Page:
Speaking as someone who has served those candlelit tables for so many years, I can tell you it is no bad thing for all the struggling restaurants who have felt the recession the hardest.

Valentines Day aside, the idea of romance and all things love and heart-shaped has been heavy on my mind of late.
I have been single now for two years, and romance has been far and few between, not that it was such a big part of coupled-up life either. However, that is another long and arduous story for another day or another paperback chick-lit coming to an Oxfam near you.
The lack of romance in my own love life hasn’t blinded me to its presence elsewhere.
Almost all of my dearest friends are happily coupled-up, and while I try not to hold it against them, it can be frustrating to see my friends take their significant others for granted, to sweat the small stuff, to not treasure each other as they should. But that is real life. Work and family and friends get in the way of even the greatest romances. Candlelit dinners must give way to washing your significant other’s pants. Red roses have little time or place amid the dull monotony of day to day life. Which is why I’ve discovered a newfound respect for Valentines Day.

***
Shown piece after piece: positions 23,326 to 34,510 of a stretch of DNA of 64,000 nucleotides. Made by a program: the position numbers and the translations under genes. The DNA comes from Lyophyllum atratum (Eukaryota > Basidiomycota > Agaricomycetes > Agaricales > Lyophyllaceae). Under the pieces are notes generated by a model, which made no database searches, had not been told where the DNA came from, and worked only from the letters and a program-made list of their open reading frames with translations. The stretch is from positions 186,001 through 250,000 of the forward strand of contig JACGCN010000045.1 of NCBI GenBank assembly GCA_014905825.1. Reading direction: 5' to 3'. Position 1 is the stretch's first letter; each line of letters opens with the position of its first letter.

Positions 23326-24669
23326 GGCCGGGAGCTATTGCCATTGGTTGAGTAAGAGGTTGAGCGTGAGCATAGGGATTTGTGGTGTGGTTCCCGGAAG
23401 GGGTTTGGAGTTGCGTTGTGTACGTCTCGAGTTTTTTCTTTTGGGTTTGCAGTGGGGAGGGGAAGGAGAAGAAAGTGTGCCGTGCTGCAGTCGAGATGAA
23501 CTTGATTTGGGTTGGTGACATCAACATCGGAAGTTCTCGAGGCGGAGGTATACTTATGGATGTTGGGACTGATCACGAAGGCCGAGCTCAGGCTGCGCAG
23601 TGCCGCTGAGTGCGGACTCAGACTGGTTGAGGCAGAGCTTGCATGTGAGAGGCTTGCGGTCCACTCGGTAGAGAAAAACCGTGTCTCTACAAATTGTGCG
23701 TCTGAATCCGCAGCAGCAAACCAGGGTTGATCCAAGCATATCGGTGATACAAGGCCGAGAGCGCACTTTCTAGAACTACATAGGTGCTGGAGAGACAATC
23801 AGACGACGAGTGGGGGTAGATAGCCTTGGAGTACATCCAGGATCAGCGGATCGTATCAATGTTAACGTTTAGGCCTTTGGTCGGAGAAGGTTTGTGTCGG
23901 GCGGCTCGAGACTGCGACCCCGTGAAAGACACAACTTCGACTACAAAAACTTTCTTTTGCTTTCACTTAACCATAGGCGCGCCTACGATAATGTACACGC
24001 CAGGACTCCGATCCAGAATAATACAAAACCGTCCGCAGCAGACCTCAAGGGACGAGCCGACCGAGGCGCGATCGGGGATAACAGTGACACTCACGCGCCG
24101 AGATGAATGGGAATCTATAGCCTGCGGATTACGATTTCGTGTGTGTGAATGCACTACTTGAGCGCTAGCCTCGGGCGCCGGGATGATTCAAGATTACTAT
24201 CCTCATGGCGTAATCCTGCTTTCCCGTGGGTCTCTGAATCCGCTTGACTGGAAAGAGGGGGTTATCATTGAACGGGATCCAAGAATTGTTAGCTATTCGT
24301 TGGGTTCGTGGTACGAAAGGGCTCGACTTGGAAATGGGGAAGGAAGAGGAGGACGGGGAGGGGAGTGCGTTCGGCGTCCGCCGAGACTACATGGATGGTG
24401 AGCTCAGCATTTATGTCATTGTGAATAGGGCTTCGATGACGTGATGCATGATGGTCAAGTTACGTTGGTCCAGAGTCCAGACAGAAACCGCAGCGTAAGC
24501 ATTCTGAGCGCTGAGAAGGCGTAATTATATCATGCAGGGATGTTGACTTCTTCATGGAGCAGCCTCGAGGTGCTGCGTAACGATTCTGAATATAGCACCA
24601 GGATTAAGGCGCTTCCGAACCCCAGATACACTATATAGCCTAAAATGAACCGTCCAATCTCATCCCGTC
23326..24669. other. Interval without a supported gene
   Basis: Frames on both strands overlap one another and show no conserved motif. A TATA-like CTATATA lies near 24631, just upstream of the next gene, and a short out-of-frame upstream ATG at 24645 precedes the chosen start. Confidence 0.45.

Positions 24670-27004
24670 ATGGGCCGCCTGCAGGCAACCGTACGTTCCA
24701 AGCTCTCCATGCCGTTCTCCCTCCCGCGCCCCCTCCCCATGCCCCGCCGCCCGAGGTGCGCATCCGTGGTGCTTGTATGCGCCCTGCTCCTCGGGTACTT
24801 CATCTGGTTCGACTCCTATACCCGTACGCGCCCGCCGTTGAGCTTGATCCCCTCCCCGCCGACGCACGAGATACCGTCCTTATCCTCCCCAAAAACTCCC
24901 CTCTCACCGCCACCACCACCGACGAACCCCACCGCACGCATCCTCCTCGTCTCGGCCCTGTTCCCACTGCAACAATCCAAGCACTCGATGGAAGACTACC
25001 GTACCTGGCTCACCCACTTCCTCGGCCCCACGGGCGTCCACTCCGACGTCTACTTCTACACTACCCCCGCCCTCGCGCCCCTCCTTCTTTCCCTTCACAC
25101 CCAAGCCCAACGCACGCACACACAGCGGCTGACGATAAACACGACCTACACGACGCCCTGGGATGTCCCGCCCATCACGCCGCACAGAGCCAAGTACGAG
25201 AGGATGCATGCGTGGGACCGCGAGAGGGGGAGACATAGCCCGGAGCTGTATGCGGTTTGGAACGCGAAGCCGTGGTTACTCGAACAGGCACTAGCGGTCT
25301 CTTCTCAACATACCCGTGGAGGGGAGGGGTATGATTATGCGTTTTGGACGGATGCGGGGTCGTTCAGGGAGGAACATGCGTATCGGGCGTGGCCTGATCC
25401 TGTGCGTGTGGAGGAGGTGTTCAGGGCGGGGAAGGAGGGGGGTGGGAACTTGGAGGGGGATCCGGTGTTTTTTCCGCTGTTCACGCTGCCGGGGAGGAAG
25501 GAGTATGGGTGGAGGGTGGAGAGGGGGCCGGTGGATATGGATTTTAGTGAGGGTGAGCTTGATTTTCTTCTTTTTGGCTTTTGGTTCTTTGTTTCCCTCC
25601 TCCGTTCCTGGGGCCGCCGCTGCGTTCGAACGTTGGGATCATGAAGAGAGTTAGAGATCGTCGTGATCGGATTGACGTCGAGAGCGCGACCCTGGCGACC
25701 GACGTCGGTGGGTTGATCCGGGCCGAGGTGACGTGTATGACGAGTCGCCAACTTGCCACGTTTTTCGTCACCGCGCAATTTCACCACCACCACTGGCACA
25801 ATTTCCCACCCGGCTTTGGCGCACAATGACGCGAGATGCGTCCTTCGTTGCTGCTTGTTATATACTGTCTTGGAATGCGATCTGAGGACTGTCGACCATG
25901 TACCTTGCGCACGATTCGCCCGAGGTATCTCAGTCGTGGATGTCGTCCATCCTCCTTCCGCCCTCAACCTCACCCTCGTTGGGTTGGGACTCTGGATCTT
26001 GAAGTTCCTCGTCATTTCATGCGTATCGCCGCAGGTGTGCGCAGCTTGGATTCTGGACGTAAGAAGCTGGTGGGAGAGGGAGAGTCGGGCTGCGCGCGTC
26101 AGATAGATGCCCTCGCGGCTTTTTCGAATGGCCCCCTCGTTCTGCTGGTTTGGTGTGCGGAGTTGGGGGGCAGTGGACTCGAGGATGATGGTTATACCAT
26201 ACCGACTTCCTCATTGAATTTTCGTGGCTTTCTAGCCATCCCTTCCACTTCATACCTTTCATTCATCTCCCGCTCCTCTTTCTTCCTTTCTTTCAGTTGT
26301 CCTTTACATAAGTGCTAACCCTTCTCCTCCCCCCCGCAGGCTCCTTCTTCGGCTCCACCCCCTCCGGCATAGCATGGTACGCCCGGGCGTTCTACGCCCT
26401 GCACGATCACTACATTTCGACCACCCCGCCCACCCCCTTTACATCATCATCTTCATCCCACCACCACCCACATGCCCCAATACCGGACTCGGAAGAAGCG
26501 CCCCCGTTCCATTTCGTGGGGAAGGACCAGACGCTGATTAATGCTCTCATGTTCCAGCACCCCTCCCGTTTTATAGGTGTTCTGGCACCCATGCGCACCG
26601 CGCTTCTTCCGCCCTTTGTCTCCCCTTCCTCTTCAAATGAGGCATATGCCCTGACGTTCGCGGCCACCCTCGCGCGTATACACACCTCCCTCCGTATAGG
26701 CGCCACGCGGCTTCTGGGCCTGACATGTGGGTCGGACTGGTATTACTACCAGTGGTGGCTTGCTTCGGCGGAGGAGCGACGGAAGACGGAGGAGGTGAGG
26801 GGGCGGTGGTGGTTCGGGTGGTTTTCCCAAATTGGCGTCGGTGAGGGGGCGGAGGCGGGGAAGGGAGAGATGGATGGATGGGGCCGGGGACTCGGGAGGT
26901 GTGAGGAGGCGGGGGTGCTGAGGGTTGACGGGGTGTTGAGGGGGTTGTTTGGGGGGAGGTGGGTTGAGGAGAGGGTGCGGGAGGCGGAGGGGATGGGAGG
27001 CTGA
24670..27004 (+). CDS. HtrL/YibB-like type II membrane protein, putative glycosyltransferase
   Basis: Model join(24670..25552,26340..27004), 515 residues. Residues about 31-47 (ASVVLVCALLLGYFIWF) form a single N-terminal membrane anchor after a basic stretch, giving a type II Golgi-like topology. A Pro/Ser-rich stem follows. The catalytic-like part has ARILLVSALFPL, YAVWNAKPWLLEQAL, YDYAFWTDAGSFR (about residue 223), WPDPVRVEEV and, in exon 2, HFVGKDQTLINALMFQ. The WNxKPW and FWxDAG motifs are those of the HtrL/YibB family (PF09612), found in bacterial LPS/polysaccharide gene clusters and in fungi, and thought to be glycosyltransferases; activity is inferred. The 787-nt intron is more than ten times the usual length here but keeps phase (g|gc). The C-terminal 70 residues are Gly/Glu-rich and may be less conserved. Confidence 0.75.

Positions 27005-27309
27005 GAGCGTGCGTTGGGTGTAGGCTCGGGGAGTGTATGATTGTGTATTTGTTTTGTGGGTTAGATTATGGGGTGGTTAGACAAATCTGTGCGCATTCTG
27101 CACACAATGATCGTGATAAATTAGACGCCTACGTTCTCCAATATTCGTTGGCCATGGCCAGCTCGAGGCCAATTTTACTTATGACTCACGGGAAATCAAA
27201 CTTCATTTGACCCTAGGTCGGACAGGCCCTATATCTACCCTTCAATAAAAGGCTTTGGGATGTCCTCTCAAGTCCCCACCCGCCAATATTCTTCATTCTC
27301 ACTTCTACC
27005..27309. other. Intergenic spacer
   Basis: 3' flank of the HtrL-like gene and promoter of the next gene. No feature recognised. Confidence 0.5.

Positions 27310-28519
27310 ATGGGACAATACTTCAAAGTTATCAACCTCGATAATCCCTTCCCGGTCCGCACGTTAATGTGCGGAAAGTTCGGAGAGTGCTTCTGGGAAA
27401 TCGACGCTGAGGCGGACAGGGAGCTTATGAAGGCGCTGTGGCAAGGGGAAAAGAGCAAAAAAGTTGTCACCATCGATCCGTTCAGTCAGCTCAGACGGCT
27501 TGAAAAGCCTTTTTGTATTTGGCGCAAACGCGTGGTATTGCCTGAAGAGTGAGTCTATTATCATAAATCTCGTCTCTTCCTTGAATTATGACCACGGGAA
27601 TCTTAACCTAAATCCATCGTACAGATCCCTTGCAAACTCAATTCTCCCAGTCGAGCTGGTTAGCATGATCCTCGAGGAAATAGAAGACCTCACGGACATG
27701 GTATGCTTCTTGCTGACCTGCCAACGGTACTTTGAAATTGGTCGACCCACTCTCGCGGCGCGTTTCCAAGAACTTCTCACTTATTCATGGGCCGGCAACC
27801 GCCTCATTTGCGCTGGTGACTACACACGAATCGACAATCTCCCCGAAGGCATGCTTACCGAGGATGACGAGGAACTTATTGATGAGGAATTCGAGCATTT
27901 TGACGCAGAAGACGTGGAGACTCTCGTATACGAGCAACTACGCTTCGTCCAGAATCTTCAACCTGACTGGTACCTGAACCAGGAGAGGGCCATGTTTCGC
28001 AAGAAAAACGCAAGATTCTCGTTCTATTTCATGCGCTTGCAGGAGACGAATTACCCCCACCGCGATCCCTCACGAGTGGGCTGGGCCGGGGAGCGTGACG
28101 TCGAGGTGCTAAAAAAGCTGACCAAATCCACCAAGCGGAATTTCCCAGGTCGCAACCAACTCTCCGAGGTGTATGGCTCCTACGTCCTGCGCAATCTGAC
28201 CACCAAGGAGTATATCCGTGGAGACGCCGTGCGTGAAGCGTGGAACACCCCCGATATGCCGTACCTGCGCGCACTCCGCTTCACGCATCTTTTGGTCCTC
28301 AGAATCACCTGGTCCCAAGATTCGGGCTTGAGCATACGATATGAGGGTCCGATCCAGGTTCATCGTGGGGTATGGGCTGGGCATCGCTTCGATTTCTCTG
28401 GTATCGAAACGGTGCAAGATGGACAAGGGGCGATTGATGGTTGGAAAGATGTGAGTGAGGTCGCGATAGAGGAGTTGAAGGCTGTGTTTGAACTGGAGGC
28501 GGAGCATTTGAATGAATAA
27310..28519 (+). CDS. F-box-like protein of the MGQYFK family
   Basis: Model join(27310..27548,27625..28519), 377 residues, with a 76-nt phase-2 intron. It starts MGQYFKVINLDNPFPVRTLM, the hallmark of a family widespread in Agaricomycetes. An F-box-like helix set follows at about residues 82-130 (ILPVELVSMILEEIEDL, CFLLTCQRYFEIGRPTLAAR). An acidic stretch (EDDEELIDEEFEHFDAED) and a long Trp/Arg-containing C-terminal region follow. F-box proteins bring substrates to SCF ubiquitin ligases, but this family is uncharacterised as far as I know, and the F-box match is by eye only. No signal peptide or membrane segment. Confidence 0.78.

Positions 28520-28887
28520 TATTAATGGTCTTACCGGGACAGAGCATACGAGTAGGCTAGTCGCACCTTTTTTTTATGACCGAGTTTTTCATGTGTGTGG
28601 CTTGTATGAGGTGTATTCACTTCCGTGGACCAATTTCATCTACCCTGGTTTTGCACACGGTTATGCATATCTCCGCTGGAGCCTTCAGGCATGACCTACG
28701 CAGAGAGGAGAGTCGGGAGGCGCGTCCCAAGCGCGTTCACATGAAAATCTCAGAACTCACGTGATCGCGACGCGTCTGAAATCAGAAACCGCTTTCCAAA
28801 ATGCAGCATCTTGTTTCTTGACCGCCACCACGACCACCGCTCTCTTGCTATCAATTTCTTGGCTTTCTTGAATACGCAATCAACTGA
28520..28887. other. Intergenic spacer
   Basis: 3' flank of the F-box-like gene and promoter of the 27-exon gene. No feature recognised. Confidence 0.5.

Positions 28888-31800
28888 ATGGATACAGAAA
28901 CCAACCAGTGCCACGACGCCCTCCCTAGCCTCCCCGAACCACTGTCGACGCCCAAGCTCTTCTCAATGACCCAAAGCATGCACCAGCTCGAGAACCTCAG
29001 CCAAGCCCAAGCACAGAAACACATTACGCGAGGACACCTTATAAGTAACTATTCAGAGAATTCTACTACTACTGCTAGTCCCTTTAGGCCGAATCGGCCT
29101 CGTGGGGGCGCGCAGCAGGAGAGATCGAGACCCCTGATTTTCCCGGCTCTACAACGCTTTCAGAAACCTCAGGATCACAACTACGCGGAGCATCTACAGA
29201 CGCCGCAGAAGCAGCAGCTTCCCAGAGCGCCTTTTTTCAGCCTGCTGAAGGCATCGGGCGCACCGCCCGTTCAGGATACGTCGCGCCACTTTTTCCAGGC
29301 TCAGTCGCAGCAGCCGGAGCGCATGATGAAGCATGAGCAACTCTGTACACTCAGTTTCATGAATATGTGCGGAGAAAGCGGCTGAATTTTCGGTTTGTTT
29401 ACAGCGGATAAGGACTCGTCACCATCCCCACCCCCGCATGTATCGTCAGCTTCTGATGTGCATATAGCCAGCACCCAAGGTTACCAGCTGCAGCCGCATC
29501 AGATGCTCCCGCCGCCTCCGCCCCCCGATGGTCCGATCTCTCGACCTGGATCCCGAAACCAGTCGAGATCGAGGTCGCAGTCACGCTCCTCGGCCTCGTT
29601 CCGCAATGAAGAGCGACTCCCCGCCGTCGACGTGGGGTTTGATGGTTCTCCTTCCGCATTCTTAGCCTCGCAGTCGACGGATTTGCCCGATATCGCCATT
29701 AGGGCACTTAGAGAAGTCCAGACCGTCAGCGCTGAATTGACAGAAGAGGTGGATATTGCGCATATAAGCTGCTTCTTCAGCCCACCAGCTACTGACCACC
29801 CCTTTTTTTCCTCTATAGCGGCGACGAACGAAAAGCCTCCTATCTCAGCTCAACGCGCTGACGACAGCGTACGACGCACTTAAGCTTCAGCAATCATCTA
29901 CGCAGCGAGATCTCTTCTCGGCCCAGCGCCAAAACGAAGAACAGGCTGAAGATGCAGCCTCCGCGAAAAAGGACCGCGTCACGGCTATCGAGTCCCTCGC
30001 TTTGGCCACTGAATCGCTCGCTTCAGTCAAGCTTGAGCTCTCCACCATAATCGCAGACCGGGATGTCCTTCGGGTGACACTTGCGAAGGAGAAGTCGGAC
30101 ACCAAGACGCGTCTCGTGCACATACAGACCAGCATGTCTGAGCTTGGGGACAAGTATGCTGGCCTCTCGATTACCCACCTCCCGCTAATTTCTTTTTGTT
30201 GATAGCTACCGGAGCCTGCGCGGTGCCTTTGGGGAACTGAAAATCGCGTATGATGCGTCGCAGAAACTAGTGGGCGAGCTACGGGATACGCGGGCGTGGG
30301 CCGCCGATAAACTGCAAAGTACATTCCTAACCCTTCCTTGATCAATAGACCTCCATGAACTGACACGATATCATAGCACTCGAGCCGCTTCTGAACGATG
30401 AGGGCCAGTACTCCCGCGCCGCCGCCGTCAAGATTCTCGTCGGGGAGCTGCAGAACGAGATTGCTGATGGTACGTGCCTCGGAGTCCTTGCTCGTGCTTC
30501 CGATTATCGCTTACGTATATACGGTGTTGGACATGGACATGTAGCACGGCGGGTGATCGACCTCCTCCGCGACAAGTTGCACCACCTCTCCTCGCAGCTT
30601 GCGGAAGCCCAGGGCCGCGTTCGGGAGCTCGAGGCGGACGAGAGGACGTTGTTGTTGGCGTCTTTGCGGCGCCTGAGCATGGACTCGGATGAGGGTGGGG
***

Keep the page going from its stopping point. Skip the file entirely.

I will be spending the most romantic day of the year at work, plying the lonely hearts with cheap booze in which they can drown their lonely sorrows, but I hope all my coupled-up friends will indulge in some cheesy, tacky, rose-petaled romance.